Only a couple of months after building my first keyboard (written about here) I've moved on to my second. The main aim was to create a quieter keyboard to use at work, but with the same 60% layout I used in my first build. Additionally I wanted to branch out a bit in the parts I used and apply my experince from the first build to improving the second.
The keycaps are the first group buy that I've taken part in. The caps are beautiful, well worth it.
Getting the switches in and soldered was massively easier this time around owing to the fact that my Zilent switches were PCB mount. This means they have additional legs that hold the switch onto the PCB and ensure correct alignment.
I gave the same treatment to the stabelizers as I did the first time around, but this time I did a much better job.
Unfortunately I encountered a problem when I came to test my freshly soldered switches. A number of the keys, probably 6 or 7, chattered like crazy. I thought I'd done a pretty good job of the soldering, but it turns out this can be a common problem if you've applied the heat of the iron for too long, and the switch casing itself shrinks slightly with the heat. I did however successfully fix the problem without having to replace the switches.
Initially this involved creating a tool to open the switch casings from one side of a binder clip.
My "fix" was to jam a screwdiver between the contacts and wiggle them apart a little. Surprisingly, this worked out great. Every key is now working without chattering and feels fine.
A bluetooth keyboard needs a battery. I bought the biggest capacity battery I could find that I was sure would fit in the case.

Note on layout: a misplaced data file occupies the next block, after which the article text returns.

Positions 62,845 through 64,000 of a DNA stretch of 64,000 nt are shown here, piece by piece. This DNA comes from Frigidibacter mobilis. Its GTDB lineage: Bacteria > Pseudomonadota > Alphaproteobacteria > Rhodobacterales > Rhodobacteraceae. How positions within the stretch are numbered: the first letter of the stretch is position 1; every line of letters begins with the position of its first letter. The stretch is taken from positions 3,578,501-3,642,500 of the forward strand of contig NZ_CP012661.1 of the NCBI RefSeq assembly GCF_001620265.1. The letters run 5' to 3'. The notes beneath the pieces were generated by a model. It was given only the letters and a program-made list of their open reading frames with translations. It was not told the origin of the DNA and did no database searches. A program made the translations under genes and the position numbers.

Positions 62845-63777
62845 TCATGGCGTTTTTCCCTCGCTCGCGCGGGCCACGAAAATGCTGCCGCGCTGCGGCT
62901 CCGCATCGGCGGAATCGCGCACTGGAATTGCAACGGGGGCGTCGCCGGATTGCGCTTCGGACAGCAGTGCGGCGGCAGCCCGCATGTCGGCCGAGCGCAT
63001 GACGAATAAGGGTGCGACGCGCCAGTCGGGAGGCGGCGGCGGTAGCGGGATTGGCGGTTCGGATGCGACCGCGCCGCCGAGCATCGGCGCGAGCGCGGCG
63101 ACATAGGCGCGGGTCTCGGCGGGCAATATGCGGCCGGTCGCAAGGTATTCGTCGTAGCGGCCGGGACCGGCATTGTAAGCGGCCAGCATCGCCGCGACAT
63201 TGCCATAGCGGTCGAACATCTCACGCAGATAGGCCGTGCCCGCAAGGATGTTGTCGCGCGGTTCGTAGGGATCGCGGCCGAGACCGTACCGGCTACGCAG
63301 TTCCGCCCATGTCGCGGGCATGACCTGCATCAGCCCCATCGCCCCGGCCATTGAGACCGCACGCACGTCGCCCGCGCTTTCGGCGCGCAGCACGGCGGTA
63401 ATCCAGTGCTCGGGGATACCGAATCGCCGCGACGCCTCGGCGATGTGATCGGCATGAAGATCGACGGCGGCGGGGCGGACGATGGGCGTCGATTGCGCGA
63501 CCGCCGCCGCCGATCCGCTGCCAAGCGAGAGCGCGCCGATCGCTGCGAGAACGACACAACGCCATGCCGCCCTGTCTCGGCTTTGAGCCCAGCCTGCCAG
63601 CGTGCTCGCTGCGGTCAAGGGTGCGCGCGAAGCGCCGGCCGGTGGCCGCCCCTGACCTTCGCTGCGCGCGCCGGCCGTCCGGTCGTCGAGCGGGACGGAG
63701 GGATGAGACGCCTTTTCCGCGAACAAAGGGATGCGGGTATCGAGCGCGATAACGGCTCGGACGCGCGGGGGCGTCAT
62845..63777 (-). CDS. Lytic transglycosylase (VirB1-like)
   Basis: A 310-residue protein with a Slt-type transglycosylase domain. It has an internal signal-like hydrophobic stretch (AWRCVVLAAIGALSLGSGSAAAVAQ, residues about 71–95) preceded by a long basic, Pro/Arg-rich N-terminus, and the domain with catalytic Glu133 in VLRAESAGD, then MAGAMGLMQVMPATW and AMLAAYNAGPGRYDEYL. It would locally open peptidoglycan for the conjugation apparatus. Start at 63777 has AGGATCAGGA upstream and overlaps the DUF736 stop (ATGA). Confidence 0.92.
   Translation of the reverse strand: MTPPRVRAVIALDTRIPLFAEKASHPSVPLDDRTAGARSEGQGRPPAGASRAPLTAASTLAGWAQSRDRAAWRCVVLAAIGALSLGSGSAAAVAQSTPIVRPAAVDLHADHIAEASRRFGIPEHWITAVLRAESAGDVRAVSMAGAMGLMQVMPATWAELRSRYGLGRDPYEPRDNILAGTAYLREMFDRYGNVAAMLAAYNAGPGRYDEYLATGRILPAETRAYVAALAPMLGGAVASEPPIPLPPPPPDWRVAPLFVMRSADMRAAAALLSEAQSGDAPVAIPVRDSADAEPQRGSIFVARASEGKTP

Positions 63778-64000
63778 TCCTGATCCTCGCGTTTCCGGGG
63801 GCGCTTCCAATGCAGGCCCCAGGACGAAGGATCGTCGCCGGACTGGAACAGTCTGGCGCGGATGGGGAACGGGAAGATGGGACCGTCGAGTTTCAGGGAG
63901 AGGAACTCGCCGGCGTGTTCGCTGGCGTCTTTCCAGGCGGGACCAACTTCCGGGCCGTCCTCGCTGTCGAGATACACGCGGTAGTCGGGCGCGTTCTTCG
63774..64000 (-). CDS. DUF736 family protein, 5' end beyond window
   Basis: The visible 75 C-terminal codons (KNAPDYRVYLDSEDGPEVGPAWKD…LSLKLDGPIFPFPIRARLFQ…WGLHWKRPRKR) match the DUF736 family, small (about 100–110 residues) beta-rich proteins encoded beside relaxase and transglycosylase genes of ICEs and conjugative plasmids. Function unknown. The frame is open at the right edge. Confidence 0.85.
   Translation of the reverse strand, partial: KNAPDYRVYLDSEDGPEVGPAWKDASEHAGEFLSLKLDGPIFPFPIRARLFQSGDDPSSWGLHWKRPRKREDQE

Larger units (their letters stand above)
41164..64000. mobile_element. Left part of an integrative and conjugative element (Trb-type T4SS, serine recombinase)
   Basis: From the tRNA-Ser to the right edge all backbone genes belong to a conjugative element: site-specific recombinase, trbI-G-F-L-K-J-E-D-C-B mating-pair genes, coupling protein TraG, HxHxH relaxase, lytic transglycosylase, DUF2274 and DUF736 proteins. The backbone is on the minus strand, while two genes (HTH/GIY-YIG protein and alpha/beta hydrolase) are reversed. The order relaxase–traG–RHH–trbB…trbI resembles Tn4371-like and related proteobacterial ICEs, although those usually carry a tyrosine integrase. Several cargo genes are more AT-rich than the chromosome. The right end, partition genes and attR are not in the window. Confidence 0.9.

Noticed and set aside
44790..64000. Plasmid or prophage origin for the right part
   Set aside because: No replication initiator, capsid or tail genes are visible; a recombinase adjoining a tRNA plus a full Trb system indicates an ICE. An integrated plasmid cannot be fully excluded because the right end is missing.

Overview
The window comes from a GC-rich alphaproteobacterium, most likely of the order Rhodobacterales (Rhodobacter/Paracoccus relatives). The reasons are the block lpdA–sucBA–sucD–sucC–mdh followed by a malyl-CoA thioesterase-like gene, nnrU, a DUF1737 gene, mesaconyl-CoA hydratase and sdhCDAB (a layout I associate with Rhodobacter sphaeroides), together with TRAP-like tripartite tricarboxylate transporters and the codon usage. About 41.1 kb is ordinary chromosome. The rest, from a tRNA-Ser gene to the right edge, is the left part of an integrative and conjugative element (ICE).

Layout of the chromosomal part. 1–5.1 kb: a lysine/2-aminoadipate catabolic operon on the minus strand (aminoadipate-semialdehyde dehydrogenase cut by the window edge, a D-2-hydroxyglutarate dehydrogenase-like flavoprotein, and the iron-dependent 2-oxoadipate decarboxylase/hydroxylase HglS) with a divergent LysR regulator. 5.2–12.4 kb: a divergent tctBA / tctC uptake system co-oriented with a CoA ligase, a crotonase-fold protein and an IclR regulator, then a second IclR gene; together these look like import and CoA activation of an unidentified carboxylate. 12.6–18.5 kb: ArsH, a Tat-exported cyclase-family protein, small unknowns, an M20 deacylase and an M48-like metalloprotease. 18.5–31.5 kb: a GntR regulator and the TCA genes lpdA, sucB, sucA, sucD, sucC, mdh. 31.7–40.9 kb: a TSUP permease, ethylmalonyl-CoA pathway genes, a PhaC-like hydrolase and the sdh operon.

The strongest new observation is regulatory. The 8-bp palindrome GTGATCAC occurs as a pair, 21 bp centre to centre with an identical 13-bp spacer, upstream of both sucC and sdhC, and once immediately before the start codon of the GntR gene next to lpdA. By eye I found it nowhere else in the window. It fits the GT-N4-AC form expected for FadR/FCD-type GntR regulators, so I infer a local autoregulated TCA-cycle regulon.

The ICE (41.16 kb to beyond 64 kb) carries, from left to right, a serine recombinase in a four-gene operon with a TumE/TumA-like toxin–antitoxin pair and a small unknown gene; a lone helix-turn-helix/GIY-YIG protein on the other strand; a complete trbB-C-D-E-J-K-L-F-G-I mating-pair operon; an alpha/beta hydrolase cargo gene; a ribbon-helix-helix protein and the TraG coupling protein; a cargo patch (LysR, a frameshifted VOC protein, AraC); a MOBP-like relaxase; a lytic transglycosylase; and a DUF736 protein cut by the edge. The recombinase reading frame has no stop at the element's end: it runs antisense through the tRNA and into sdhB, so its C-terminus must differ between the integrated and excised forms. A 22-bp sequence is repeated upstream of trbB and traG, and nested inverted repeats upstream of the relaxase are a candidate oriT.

With this keyboard finished up, my collection is up to four; two that I built, two that I bought.
This is the tool for editing the keymap: ydkb.io
Don't worry about losing your layout; you can upload an existing
.hex file and use that as a starting point.
The tool provided on ydkb.io only supports flashing from windows, which doesn't help me as an OSX user. Luckily a search led me to this post on reddit, where I learned the bootloadHID tool that can be used to flash the
.hex file from ydkb.io.
Here are the steps to follow:
$> ./bootloadHID yd60ble.hex Warning: could not detach kernel HID driver: Function not implemented Warning: could not detach kernel HID driver: Function not implemented Warning: could not detach kernel HID driver: Function not implemented Page size = 128 (0x80) Device size = 32768 (0x8000); 31744 bytes remaining Uploading 31744 (0x7c00) bytes starting at 0 (0x0) 0x07b80 ... 0x07c00